With fewer voters expected, not as many vote centers and election workers are needed for this week’s election, meaning a savings to taxpayers.
Exactly how much the county will spend on this year’s municipal general election is not yet known, but election officials are spending less on poll workers, which is the highest cost during any election.
Last year, when the entire county was able to vote in races for county offices, such as auditor and judge, state legislators and for school board, about $72,000 total was spent to pay poll workers during early voting and on Election Day in the primary and general elections.
So far this year, the county spent about $13,000 on poll workers needed for the primary election this spring, which is about half of what was spent per election last year.
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And this fall, the county opened fewer voting sites, meaning less money was needed to pay poll workers, Clerk Susie Misiniec said.
She is expecting a low turnout for this year’s general election — likely less than 10 percent — because few races are contested.
Less than half of voters are eligible to vote in this year’s elections, which are only for residents who live in cities and towns. People who live in unincorporated areas, such as the Center Grove area, don’t vote in municipal elections.
Voters in Franklin, Prince’s Lakes, New Whiteland and Trafalgar won’t head to the polls this week because they have no contested races to vote in. Only voters in Bargersville, Edinburgh, Whiteland and Greenwood are eligible to vote.
So, the county decided to make some changes this year to help save money.
That included shortening the early-voting period by more than two weeks and not using vote centers in communities that do not have races. So, besides the county courthouse where early voting has been going on, no vote centers will open in Franklin.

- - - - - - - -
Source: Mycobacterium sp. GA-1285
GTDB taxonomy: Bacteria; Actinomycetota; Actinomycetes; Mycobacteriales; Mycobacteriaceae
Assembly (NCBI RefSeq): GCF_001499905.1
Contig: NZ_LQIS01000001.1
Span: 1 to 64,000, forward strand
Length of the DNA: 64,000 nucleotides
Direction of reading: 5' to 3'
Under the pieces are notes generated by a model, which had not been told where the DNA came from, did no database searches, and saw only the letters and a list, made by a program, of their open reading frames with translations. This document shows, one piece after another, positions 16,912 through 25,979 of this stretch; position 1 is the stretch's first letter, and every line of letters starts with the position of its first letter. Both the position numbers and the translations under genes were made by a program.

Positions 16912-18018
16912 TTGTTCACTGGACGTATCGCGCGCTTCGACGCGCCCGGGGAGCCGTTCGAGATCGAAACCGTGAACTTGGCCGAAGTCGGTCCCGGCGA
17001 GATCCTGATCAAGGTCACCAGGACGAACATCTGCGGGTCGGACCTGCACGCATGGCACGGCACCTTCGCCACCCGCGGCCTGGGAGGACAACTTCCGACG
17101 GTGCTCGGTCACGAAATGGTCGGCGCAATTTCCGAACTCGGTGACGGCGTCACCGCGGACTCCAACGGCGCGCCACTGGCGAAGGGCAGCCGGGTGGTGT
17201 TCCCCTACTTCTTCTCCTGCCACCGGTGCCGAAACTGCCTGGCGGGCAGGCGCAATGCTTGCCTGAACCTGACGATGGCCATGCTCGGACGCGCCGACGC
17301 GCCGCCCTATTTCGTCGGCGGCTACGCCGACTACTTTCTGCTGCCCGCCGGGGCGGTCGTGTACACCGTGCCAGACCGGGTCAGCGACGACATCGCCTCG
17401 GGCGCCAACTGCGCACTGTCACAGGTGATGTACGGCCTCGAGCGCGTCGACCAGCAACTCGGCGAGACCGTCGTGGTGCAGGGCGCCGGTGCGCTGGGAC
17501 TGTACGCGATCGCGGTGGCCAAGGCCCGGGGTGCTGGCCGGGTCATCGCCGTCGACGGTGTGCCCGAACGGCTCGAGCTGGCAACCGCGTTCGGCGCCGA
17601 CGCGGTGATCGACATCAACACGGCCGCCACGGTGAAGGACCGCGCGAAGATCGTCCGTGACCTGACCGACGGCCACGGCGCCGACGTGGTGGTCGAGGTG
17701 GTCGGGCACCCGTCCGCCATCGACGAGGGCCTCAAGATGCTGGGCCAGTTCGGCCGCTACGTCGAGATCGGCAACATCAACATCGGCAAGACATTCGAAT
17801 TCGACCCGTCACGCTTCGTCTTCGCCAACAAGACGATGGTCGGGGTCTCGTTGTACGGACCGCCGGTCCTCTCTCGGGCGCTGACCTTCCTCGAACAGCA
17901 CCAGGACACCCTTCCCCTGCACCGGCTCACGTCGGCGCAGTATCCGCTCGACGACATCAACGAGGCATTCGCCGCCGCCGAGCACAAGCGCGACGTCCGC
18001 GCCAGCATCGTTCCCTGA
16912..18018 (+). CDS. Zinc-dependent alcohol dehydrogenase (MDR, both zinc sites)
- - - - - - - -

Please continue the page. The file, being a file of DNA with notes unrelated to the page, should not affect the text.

The decision to close those sites this election was not easy, since the county wants people to get used to where vote centers are located, Misiniec said. That has been a focus since the county switched to vote centers, where people can cast ballots at any of the sites in the county, rather than one assigned to them based on their address. The county did keep some of the busiest sites near Greenwood, such as Mount Auburn United Methodist Church in the Center Grove area and Rocklane Christian Church east of Greenwood, she said.
“I hate taking sites off, because we want to instill in people ‘you can vote here,'” Misiniec said. “But when we don’t have anyone to vote for, like here in Franklin, why staff it?”
County officials also struggled with the decision that the communities with no contested races would not have elections, she said.
One point they discussed was whether to still have the elections in order to keep people involved, but residents would have no decisions to make on their ballots, she said.
They ultimately decided not to have elections in those communities, since it would save taxpayers money by not needing to pay five poll workers to staff a vote center, she said.
“As a taxpayer and representing taxpayers too, I didn’t feel it was economically responsible or very efficient to have sites open when we didn’t have an election,” she said.
“It just didn’t make good sense for the taxpayer.”